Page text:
Rippling Brook

 

Rippling Brook is a very special guitar commissioned for well-known local guitarist Tim Bedner. As an extremely accomplished technical player, he knew the features he wanted in a custom-made guitar, and entrusted me to bring them to life.

It's a guitar that's meant to be more comfortable to play than the usual shape. The knee rest holds the nut up high, with the neck angling naturally upwards at about 45 degrees. The other side functions as an armrest for the right hand, and is smoothly bevelled for comfort.

 It has a multiscale fretboard- the bass strings are longer than the treble strings, thus allowing the easy playability of a short scale on the higher strings, while still keeping the better tone and intonation of a long scale in the lower register. The frets of course have to be slanted so that they will be in correct location for every note. Surprisingly it takes ones hands very little time to get used to it.

The bridge is something pretty special. To cope with the seven strings and narrow spacing, these are individual units from the german companyABM. They were hand made to order because the bottom three strings have pickups built right into the saddles! These go through a Graph-TechGhost system, and out through a separate jack from the regular pickup (a seven-string Imperial Humbucker by Jason Lollar), so Tim can essentially accompany himself on bass.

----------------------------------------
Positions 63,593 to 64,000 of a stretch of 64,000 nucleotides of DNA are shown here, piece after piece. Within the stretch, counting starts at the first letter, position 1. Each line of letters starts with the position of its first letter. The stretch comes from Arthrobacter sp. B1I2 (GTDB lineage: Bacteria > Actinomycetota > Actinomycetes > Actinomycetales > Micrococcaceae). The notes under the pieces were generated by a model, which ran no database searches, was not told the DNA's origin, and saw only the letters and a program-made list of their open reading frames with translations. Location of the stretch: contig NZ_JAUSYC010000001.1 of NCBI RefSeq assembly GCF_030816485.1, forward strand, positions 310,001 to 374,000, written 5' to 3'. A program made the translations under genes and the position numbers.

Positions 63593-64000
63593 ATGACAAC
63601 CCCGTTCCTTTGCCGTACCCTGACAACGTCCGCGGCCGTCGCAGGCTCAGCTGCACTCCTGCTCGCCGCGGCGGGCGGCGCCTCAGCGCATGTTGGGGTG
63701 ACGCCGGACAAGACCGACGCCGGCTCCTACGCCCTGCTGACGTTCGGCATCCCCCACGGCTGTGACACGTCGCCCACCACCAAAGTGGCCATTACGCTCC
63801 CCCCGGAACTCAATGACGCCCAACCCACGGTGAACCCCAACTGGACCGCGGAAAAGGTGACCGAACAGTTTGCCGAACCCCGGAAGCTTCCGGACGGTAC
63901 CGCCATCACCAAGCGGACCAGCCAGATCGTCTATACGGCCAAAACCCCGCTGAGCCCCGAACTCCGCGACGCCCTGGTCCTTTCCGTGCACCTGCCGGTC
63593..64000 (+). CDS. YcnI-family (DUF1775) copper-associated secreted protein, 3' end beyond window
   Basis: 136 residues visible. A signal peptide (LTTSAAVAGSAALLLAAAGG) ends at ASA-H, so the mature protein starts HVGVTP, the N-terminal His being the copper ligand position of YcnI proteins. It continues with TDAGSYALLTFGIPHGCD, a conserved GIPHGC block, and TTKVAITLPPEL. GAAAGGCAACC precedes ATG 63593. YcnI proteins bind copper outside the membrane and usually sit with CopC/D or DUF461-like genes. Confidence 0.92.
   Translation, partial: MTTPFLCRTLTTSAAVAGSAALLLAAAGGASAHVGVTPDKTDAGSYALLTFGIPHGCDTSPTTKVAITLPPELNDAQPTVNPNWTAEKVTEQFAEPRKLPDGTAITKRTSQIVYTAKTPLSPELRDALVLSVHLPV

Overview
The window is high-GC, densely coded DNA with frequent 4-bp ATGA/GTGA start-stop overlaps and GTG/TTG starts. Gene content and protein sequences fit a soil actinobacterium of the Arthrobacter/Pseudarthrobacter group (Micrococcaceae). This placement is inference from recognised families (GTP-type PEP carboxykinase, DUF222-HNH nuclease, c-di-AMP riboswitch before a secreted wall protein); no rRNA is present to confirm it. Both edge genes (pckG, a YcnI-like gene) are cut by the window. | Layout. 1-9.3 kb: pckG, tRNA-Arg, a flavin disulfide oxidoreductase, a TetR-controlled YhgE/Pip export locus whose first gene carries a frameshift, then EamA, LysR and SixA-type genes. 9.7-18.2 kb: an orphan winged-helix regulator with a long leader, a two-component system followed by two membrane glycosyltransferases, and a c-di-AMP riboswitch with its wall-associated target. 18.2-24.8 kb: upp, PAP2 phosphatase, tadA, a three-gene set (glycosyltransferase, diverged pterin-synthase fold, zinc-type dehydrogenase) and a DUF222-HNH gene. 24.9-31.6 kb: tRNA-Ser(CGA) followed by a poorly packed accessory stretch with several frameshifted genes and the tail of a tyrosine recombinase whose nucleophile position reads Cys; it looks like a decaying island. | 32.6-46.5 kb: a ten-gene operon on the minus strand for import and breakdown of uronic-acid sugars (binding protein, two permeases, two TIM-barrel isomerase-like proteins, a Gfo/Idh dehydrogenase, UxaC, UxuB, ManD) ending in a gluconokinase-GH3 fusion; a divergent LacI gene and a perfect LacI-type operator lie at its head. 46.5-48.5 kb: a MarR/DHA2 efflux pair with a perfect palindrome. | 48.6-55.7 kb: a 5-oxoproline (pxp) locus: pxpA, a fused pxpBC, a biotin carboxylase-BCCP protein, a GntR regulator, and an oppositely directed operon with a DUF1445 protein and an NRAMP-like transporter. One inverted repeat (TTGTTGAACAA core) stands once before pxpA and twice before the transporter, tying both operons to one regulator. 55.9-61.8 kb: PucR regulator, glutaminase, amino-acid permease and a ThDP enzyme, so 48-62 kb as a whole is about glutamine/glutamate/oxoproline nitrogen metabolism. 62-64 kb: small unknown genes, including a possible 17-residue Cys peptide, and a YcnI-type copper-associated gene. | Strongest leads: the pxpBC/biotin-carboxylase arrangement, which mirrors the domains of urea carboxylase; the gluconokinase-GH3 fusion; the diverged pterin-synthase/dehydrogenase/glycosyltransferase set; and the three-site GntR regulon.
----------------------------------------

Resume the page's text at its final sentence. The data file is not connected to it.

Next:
Incorporating tuning machines into the bridge means that the neck end is much lighter. This reduces fatigue on the left hand by enabling it to concentrate on playing the notes, not holding up the neck.

The body is strikingly wedge-shaped. It's narrow up top for comfort, but wide where it sits on the knee to provide a stable base. Also the onboard electronics demanded a fairly deep cavity. The other ergonomic aspect of this is that it angles the face of the fretboard slightly upwards, helping the player to see what he's doing. Last of all, it's hollow. The black walnut core is almost entirely carved away in the inside, and then has thin skins of that incredible butterscotch quilted maple applied to the front and back. This reduces the weight of the guitar substantially (it is noticeably lighter than a standard strat-type electric). It also makes it semi-acoustic. The idea behind this was to make the tone more mellow and interesting, but it is surprisingly loud acoustically- plenty enough for personal practice.

Here it is in action: